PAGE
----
As shown in FIG. 4B, the photoresist pattern PR1 is removed, and a photoresist layer PR2 having a wiring pattern opening is newly formed. The via hole formed earlier is filled with the filling material F. The filling F is, for example, a resist material from which photosensitivity has been removed. Using the photoresist layer PR2 having the wiring pattern opening as an etching mask, the antireflection film ARC1 and the SiOC layer 18 are etched. Thereafter, the photoresist pattern PR2 and the filling F are removed, and the exposed SiC layers 17 and 14 are selectively etched. In this manner, a dual damascene recess is formed.

  As shown in FIG. 5C, a TaN barrier layer 19a having a thickness of about 30 nm and a Cu seed layer 19b having a thickness of about 30 nm are formed on the dual damascene concave surface by sputtering. The Cu layer 19b becomes a seed layer for plating. The Cu layer 19c is formed on the surface of the Cu layer 19b by plating. In this manner, the dual damascene recess is filled with the Cu wiring. Unnecessary Cu layers and the like deposited above the SiOC layer (including the antireflection film ARC1) are removed by CMP. At this time, the antireflection film ARC1 can be used as a stopper. The antireflection film ARC1 is also removed by CMP or etching.

  As shown in FIG. 5D, an SiC layer 24 having a thickness of about 70 nm is formed using Novellus ESL3 so as to cover the formed Cu wiring 19. This SiC layer has a function of a copper diffusion preventing film.

  Further, as an interlayer insulating film for upper wiring, a TOC SiOC layer 25 similar to the above is formed to a thickness of about 550 nm, a SiC layer 27 is formed thereon to a thickness of about 30 nm, and a TORAL SiOC layer 28 is further formed. It is formed to a thickness of about 370 nm. An anti-reflection film ARC2 is formed on the surface of the SiOC layer 28 to complete an insulating laminated structure. 4A, 4B, and 5C, a dual damascene wiring embedded in the interlayer insulating films 24, 25, 27, and 28 is formed.

  If necessary, similar steps are repeated to form a required number of wiring layers. Further, an Al aluminum pad is formed on the silicon oxide layer as an interlayer film. With such a configuration, for example, a wiring having a capacity of 180 fF / mm could be formed as the second wiring layer. The heat treatment at 400 ° C. for 30 minutes was repeated five times, and the presence or absence of film peeling was measured. No film peeling was observed.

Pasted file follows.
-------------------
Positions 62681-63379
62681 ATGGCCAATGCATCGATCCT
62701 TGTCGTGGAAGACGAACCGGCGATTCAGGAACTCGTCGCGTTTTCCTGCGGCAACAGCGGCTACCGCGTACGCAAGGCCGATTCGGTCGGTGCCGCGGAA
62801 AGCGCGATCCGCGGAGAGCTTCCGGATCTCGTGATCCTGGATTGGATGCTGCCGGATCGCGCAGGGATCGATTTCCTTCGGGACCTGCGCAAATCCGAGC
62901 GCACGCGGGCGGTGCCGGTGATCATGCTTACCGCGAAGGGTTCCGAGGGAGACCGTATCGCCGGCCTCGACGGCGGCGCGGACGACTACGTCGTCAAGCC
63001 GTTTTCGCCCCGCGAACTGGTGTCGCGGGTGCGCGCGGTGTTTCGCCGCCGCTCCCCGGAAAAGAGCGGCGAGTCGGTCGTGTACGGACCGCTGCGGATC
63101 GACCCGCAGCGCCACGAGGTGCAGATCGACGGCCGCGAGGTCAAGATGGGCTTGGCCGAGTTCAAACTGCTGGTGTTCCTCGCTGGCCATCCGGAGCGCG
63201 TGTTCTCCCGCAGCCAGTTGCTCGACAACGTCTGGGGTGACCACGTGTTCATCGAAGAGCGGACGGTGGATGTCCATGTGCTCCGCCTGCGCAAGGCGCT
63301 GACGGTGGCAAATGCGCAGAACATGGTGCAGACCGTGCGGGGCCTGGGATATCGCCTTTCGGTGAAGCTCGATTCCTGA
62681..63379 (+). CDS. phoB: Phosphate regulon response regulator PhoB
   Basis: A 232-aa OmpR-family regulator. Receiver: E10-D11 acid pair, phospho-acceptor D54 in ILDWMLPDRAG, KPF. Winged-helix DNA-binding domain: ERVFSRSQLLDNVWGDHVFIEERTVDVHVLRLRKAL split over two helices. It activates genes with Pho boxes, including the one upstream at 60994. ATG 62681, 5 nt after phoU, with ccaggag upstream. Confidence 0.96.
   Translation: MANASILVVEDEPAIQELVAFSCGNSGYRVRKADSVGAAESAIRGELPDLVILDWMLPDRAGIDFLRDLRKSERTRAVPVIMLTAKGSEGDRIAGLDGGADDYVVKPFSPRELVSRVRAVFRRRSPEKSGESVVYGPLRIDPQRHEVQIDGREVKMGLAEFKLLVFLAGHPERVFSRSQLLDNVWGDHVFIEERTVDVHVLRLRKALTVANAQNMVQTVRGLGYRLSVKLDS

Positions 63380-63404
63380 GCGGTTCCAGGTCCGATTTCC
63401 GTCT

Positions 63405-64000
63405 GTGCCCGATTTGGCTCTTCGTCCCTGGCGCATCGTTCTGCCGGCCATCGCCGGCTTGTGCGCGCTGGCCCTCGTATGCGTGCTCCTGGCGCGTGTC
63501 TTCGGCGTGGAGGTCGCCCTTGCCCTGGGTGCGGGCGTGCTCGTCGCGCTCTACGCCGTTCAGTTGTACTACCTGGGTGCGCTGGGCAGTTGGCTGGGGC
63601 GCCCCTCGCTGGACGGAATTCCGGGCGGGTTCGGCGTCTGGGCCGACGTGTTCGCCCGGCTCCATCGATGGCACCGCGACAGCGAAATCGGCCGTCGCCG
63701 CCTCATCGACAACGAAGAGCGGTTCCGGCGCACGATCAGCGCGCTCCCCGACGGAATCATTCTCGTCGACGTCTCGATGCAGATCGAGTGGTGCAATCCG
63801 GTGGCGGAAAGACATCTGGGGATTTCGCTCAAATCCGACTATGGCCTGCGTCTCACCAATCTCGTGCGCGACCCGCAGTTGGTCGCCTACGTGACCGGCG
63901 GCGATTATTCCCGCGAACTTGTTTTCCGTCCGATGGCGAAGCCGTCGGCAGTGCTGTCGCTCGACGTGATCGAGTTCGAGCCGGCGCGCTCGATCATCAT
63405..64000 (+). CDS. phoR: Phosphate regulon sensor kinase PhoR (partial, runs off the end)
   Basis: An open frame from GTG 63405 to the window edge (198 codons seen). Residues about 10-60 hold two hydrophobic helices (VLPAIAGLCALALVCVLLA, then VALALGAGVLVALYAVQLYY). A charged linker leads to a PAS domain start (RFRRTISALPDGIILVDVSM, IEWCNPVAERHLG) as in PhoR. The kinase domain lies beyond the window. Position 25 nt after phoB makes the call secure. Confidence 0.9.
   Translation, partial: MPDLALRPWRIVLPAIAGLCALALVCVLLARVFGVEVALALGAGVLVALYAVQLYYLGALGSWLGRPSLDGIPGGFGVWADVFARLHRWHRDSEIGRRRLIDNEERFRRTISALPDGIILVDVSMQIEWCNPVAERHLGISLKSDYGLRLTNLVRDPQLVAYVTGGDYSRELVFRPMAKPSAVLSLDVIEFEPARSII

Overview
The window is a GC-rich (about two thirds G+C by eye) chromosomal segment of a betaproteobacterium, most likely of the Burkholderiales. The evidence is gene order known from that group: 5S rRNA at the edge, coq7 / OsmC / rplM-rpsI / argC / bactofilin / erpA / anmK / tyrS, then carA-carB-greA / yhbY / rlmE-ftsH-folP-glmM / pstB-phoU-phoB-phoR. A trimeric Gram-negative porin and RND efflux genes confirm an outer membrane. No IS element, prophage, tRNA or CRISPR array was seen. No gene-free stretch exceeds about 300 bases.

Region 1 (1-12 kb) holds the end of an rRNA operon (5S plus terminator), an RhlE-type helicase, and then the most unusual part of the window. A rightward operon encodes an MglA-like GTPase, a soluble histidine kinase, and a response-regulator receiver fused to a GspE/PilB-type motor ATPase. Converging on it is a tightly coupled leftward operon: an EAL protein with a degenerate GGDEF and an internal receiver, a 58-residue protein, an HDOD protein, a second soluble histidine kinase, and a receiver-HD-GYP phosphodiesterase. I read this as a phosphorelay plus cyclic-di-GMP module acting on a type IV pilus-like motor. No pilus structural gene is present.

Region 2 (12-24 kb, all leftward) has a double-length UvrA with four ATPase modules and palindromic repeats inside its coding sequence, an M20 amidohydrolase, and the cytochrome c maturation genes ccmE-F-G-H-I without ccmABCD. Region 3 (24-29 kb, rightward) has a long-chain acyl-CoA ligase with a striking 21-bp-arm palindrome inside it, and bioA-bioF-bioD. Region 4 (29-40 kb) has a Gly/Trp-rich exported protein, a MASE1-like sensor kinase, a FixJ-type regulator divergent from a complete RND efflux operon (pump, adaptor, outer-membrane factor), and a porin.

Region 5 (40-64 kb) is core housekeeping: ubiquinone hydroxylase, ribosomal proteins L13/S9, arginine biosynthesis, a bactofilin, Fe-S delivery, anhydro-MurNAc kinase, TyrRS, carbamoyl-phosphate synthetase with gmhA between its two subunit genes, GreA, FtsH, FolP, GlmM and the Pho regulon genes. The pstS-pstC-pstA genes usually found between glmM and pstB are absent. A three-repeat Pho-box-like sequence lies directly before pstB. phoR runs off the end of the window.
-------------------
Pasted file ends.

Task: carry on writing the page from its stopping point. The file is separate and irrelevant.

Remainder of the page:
When a conventional silicon oxycarbide film (Novelas Corp., CORAL®) is formed on the SiC layer, in the multilayer wiring formed with the same film thickness, peeling is observed at the interface between the underlying SiC layer and the CORAL layer in the thermal cycle test. Was done.

In addition, another novel silicon oxycarbide can be used.
As a modification, a 350 nm thick SiOC-A layer was used as the silicon oxycarbide layers 15 and 25, and a 550 nm thick SiOC-A layer was used as the silicon oxycarbide layers 18 and 28. Conditions for forming the SiOC-A is the TMCTS flow rate 1 ml / min, CO 2 flow rate 5000 sccm, pressure 3.5Toor, HF power 300 W, LF power 200 W. Also in this configuration, as a result of repeating the heat treatment at 400 ° C. for 30 minutes five times, no film peeling was observed. The capacity of the second wiring layer was about 180 fF / mm. When the silicon oxycarbide layer was made of CORAL manufactured by Novellus, peeling occurred at the interface with the underlying SiC layer in the thermal cycle test.

SiOC-A has a relatively low chamber pressure of 3.5 torr, and the plasma tends to be unstable. When extinguishing the plasma, particles are likely to be generated. When extinguishing the plasma, the source gas is stopped, the CO 2 gas is supplied, and after the CO 2 plasma is generated for 2 seconds, the particles can be prevented by performing the arc. Although the relative dielectric constant may slightly increase, an insulating layer in which particles are prevented can be formed.

As an example, in the above modification, following each SiOC-A film forming step of forming a six-divided SiOC layer, the surface treatment by CO 2 plasma generated at a CO 2 flow rate of 5000 sccm, a pressure of 1 torr, and an HF power of 150 W is erased. Performed every arc for 2 seconds. That is, the SiOC layers 15, 18, 25, 28 were formed of SiOC-A: POX. Also in this case, as a result of repeating the heat treatment at 400 ° C. for 30 minutes five times, no film peeling was observed. As a result of measuring the capacitance of the second wiring layer, the capacitance was approximately 180 fF / mm.

SiOC-B can also be used. As an example, in the above-described modification, as the silicon oxycarbide layers 15, 18, 25, and 28, TMCTS flow rate: 1 ml / min, CO 2 flow rate: 5000 sccm, pressure: 4.5 torr, HF power: 800 W, LF power: 200 W Formed a silicon carbide layer of SiOC-B. As a result of measuring the capacitance of the second-layer wiring, it was about 180 fF / mm. As a result of repeating the heat treatment at 400 ° C. for 30 minutes five times, no film peeling was observed.